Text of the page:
The episodes in this set break down as follows:
Disc 1: "The White Flower", "Something Like Murder", "Behind Locked Doors, Part One", "Behind Locked Doors, Part Two", "Speed Date", "Bad Medicine", "Girls Gone Dead"
Disc 2: "Till Death Do Us Part", "Help Me, Rhonda", "The Clinic", "Haunted", "Angel & Demons", "Visions: Part One", "Visions: Part Two".
"Femme Fatales": The Complete First Season comes in a transparent, single-width, 3-disc Amaray case with a flap tray, with a sort of nondescript photo of Tanit Phoenix holding a gun on the front and pictures of some of the cast on the back (you'd think they might try and make this look like an issue of the magazine...). The dual-sided paper artwork has an episode listing with short descriptions of each episode showing through on the inside of the case (over a backdrop of two women making out in silhouette), and there is no insert.
The Video and Audio
Entertainment One's presentation of "Femme Fatales" leaves quite a bit to be desired. The 14 episodes are spread across the first two discs, which is probably one episode more than is optimal for prime DVD compression. As a result, banding and compression artifacts are significant issues for the 1.78:1 anamorphic widescreen presentation. Shot on the RED One, clarity, detail, and color are not an issue (even if a little more soft focus might've helped the show look less stagey and low-budget), but the backgrounds are often a storm of blocks and posterization, with occasional aliasing to boot. With some poorly compressed DVDs, the viewer needs to be watching on a larger screen or really looking to spot issues, but the only thing more prominent in the show than beautiful women is the shortcomings of the DVD.
Dolby Digital 5.1 audio is a little better, but, again, the show's low-budget nature takes something away from the experience. Dialogue sounds fine, and the music and sound effects spread out to the surround channels as expected, but the simplicity of the sound effects and the generic score all contribute to a "direct-to-DVD" feel, limiting the show's aural impressiveness. Were the show presented in 2.0 instead of 5.1, I honestly can't say it would make a huge difference. English captions for the deaf and hard of hearing are also included.
Audio commentaries are provided on every one of the show's 14 episodes by cast and crew members. A sampling of one or two reveals them to be relaxed but unremarkable, with the usual discussion of how each episode came to be, on-set minutia, and jokes. For the hardcore fans only.
Four featurettes are included. "Creating 'Femme Fatales'" (13:32) discusses the origins of the show, starting with the magazine that the show is based on, and expanding to the classic film noir (Double Indemnity) and other TV shows ("The Twilight Zone", "Alfred Hitchcock Presents") that served as inspiration for the producers. "Shooting 'Femme Fatales': The Making of Season one" (29:55) is a longer and more specific making-of featurette that touches on each episode of the series. The overarching theme here is the intensely short production schedule (3 days an episode), but the highlight is comments from the women, who talk about the challenges of fighting naked, the bond that comes from killing together, how to react to a teabagging robot, dealing with the cold, and fear of being eaten (by stuffed polar bears) as a motivation for acting. "Making Love: Anatomy of a Sex Scene" (15:22) is a further discussion of all the nudity on the show, although for some reason there's actually quite a bit of discussion of episodes which are from the second season. Finally, the "San Diego Comic-Con 2011 Panel" (44:27) is presented in its entirety.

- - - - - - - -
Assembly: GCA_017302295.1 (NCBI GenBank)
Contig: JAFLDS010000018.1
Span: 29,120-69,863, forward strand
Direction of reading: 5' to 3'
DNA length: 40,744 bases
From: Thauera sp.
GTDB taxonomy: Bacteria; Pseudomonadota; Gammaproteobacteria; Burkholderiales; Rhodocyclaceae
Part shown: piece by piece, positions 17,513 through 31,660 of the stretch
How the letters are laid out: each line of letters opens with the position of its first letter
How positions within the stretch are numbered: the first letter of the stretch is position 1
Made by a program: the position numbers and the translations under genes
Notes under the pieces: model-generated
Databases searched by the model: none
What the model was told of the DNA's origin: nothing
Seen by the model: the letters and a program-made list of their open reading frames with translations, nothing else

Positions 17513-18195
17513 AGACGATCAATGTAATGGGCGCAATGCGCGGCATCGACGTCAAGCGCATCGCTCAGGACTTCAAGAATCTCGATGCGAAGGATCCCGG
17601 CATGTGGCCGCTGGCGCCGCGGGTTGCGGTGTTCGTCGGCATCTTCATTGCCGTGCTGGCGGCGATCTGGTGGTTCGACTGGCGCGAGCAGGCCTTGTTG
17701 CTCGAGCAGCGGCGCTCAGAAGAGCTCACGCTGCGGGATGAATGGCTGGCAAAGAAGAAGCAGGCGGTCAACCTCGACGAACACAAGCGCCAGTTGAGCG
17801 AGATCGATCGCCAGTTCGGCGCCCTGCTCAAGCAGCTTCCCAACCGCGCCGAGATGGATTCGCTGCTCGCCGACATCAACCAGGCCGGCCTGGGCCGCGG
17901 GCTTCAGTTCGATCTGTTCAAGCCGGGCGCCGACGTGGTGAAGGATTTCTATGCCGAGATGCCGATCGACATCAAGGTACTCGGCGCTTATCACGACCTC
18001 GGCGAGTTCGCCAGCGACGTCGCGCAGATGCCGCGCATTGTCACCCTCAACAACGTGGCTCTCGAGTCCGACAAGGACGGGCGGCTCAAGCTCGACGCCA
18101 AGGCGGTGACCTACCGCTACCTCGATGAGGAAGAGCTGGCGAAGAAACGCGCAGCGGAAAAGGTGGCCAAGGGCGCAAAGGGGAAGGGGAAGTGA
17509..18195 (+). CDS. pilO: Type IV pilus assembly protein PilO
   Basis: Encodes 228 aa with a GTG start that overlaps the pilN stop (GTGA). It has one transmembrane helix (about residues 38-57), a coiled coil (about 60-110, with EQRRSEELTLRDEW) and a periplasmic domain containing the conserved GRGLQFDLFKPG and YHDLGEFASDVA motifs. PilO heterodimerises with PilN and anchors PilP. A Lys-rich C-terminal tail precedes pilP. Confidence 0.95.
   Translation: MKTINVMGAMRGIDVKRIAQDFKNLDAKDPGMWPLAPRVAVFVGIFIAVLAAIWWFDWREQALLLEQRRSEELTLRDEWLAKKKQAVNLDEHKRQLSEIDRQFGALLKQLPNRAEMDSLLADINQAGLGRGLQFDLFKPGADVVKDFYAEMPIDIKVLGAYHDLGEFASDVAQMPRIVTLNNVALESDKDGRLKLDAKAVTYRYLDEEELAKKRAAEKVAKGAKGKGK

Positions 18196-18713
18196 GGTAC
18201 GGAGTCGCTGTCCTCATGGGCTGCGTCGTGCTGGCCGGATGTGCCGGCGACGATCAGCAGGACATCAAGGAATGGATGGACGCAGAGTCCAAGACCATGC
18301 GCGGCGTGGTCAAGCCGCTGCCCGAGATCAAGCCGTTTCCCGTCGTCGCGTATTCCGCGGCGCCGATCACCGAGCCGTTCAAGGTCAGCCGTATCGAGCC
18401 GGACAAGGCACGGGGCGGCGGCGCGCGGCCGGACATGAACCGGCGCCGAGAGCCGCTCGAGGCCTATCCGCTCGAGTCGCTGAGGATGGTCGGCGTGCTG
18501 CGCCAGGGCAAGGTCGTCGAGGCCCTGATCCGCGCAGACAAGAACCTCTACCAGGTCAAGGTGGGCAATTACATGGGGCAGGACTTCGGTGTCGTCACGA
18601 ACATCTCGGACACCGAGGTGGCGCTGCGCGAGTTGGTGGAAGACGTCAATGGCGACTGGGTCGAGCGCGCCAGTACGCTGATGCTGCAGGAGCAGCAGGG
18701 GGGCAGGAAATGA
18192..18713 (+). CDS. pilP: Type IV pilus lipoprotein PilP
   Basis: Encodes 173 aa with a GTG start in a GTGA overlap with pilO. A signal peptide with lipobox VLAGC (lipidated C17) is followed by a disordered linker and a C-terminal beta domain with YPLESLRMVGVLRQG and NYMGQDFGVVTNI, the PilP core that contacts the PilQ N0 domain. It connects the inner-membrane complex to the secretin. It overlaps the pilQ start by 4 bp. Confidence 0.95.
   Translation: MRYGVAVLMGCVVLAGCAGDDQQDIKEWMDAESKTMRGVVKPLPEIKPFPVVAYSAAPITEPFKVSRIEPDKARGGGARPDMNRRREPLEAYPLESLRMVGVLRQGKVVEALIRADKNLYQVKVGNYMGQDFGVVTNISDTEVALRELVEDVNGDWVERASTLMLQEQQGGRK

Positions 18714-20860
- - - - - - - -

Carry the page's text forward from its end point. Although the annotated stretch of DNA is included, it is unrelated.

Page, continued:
Additional footage includes 11 deleted and alternate scenes (37:35) from six episodes, with short text descriptions of why the scenes were deleted (the first one: "This shot was deleted because it was superflous, and deemed unflattering to the actress." Hmmm...), and a short blooper reel (5:00), as well as a photo gallery.
Two lengthy extras wrap up the disc. First, there's a director's cut of "The White Flower" (19:42) in black and white, with an optional audio commentary by the director and producer discussing the new cut, a little about Cinemax's stipulations (some of the nudity was cut out of the DC via altered framing), and the decision and process of going black-and-white. Lastly, an isolated score track for "Help Me Rhonda" (30:37) is offered as a menu screen. No idea why they chose to include it this way; it would probably have been better to include the track as an alternate audio option on the episode.
A gallery of TV spots and promos for "Femme Fatales" is also included.
"Femme Fatales" shows a fleeting glimmer of inspiration, and I firmly believe a show like this could deliver on its audience's expectations, not necessarily by curbing its exploitative nature but by at least making it equal-opportunity and playing to all audiences. Sadly, this first season only tries so hard. Rent it.
Please check out my other DVDTalk DVD, Blu-Ray and theatrical reviews and/or follow me on Twitter.